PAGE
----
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Jun 15, 2008 (Vol. 28, No. 12)

Tackling Drug-Interaction Issues Early On

Researchers Explore a Number of Strategies to Better Predict Drug Responses in the Clinic

  • Troubleshooting

    One can’t have a discussion on drug-drug interactions without addressing cytochrome P450 (CYP). The metabolism and clearance of most drugs are primarily mediated by CYP. Adverse drug-drug interactions frequently occur because of altered P450 activities, explains Jim Cali, Ph.D., senior scientist at Promega (www.promega.com).

    “For example, nuclear receptor-mediated induction of a P450 gene by a component of St. John’s Wort reduces efficacy of oral contraceptives by increasing their rate of metabolism.”

    One of Promega’s areas of strength, he states, is in bioluminescent luciferase reporter gene assays, which are ideal for studying gene regulation by nuclear receptors. According to Dr. Cali, Promega has also developed luminogenic P450 enzyme assays that use luciferin derivatives as P450 substrates. By combining reporter gene assays with enzyme assays, one can predict P450 induction at both the transcriptional level and at the level of enzyme activity during the earliest stages of drug discovery.

    “We have developed three assays for the CYP3A4 enzyme, which accounts for about 30% of the P450 in human liver and oxidizes about half of all drugs that are eliminated after prior metabolism,” explains Dr. Cali. “Luciferin-PFBE is ideal for cell-based measurement of CYP3A gene inductions by drugs. The cell-based assay is rapid and simple and can be performed in a nonlytic mode that leaves cells intact for additional analysis.”

    In addition to its utility for measuring induction in cell-based assays each substrate can be used as a probe for in vitro biochemical assays of recombinant CYP3A4 to detect P450 inhibition by test compounds. Dr. Cali points out that running a reporter assay is only doing part of the job. “We get a more complete picture by pairing reporter assays with enzyme assays.”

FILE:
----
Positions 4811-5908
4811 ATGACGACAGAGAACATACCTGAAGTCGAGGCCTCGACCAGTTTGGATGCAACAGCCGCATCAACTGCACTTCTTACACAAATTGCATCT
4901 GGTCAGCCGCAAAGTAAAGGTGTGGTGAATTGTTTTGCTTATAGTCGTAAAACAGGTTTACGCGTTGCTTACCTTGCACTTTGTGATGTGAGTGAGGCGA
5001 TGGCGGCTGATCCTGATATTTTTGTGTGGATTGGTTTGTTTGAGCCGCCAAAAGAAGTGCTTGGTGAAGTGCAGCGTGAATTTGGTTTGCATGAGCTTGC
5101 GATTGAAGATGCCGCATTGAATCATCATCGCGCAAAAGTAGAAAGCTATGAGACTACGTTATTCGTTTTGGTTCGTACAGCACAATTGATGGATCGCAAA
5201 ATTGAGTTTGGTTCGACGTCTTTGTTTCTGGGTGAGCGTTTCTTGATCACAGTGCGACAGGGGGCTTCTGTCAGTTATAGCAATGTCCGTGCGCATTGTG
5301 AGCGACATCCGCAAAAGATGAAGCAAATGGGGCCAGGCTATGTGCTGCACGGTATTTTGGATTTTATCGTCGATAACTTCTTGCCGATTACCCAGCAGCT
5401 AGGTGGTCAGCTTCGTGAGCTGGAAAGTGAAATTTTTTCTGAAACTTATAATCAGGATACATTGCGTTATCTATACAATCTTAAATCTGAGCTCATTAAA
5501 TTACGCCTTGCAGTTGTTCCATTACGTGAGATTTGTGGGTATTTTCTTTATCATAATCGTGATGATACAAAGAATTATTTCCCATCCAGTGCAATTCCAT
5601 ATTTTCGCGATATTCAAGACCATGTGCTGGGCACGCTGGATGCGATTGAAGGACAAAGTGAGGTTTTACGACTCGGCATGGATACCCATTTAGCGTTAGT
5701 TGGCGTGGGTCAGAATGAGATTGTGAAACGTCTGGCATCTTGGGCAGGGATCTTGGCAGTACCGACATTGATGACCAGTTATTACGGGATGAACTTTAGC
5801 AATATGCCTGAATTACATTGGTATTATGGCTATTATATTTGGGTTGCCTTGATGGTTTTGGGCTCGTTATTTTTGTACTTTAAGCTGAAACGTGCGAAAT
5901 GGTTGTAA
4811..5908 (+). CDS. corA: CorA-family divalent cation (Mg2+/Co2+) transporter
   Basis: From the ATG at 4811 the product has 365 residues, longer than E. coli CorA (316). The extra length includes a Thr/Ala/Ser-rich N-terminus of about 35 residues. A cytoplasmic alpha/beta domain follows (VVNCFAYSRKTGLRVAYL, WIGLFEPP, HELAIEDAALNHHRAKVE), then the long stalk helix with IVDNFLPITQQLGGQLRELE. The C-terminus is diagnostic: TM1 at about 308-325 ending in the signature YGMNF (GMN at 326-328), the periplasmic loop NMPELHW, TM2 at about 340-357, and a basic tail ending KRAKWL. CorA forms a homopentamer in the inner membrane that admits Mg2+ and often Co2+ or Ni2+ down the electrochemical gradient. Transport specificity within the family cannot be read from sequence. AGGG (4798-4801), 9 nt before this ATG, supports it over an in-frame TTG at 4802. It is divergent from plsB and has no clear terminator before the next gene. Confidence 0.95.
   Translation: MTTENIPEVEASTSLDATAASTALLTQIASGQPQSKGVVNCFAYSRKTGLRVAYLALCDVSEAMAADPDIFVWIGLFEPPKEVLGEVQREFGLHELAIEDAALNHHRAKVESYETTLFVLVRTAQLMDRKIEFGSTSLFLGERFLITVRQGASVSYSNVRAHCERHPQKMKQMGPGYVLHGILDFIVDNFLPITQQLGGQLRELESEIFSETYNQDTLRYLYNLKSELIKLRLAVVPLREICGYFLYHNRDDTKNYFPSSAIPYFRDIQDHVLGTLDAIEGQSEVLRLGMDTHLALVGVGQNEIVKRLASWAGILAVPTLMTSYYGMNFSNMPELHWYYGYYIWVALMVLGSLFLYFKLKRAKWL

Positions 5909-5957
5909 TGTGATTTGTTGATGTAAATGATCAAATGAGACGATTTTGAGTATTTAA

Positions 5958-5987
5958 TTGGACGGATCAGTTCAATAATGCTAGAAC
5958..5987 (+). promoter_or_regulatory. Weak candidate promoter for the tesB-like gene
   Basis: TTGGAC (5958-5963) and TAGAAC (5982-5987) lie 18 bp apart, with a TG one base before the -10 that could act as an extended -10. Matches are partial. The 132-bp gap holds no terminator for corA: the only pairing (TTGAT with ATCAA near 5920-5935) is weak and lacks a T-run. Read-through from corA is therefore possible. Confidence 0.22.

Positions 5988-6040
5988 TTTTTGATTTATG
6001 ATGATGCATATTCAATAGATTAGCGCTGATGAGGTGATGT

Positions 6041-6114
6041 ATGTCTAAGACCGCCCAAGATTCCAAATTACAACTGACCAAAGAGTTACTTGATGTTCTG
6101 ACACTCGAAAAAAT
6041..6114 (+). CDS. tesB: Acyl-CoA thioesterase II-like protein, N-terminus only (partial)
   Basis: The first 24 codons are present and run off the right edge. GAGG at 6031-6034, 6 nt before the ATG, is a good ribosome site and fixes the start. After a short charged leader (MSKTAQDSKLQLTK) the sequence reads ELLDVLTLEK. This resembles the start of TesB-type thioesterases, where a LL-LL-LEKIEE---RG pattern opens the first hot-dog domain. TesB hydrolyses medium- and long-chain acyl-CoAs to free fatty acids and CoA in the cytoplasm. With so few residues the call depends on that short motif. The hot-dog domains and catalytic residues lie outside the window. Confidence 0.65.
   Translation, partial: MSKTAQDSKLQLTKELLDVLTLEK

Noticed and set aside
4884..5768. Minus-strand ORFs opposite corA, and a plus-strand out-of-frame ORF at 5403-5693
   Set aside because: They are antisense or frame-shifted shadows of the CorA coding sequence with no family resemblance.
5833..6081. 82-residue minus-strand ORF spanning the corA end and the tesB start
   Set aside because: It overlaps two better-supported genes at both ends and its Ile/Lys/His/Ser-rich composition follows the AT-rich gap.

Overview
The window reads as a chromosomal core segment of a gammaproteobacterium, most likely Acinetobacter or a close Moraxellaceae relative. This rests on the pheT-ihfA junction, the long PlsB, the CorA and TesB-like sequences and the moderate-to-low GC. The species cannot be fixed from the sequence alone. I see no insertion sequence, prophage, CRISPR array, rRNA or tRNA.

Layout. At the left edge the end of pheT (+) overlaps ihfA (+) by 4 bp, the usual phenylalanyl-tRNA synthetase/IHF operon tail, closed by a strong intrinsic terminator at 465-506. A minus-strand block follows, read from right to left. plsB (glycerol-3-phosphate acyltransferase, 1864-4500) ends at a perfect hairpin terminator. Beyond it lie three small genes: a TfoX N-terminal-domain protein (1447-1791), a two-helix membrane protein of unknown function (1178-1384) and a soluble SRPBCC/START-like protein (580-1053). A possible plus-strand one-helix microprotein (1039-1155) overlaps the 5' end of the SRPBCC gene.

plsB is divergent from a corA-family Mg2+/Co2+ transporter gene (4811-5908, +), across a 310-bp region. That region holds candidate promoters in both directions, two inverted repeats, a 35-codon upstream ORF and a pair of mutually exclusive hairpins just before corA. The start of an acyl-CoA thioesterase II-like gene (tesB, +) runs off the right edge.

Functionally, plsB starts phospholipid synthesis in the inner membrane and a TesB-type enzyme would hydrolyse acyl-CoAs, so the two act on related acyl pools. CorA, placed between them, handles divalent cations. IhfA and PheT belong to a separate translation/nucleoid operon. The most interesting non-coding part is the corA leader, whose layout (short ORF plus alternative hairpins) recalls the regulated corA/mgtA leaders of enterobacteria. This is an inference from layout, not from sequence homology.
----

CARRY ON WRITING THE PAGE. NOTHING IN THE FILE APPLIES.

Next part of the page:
The value of this approach is illustrated by considering the effects of bergamottin, a component of grapefruit juice, on CYP3A4 expression. Although bergamottin activates CYP3A4 gene transcription, its net effect is to reduce activity, because it is also an inhibitor of the CYP3A4 enzyme. This explains how grapefruit juice consumption slows clearance of CYP3A4-metabolized drugs such as the cholesterol-lowering statins.

    “Reporter gene technology paired with P450 enzyme assays is a good way to get a full picture of how certain compounds impact drug disposition through nuclear receptor interactions,” notes Dr. Cali.

  • Regulatory Guidelines

    It’s a matter of public record that regulatory guidelines focus on the use of human hepatocytes as the gold standard of testing. Some comments appear on the FDA site saying that this needs to change and that the focus should not be solely on human hepatocytes, given the variability of reproducibility from donor to donor.

    Dr. Cheng agrees. “We use nuclear receptors as the first line—they definitely have a lot of merit in drug discovery. Those hepatocytes derived from human donors serve as our second-tier assays, only because there is so much variability in the cell lines from donor to donor.”

    The FDA acknowledges the evolution of reporter technology, explains Dr. Murray. “They will allow the use of data from nuclear receptors, certainly, but they will also want more information, which will require using human hepatocytes to follow up.” He notes that in dealing with some therapeutic areas, drug-drug interactions may not be quite as big an issue. However, in dealing in his field of antiviral discovery for HIV, “you could get into trouble pretty quickly unless you keep your eyes open.”

    Dr. Murray is working with human PXR, CAR AhR and also rat and monkey PXR and also “keeps an eye on what vendors have available. Dog PXR, for example, would be something we’d use, as well. When picking final candidates to nominate for development, we are often screening multiple compounds against every receptor that is available.”

    As for overall reproducibility, Dr. Tang emphasizes that the FDA guideline is the standard to follow. “So far, based on our results, we have not seen any significant outliers when comparing human hepatocytes to the Puracyp cell lines. But whoever implements the results of these finds has to understand the potential drawbacks.”

  • Looking into the Future

    Dr. Murray notes that some of the receptors already have well-characterized systems in place—human PXR and AhR in particular. Assays for CAR activation, he notes, are somewhat less mature, “but when assays for all three of these important receptors are in place, we’ll feel more comfortable. The more information we have, the lower the risk when moving forward. I do see receptor-based technology as being strongly predictive of the potential for clinical drug-drug interactions.”

Readers' Comments

Posted 07/25/2008 by The pre-competetive period

The collaboration of Eli Lilly, Pfizer, and Merck within Enlight Biosciences to solve common drug discovery problems early in the so-called "pre-competetive phase" is an important part of what Elizabeth Lipp is describing here.

More power to the participants, because people's health will ultimately benefit.

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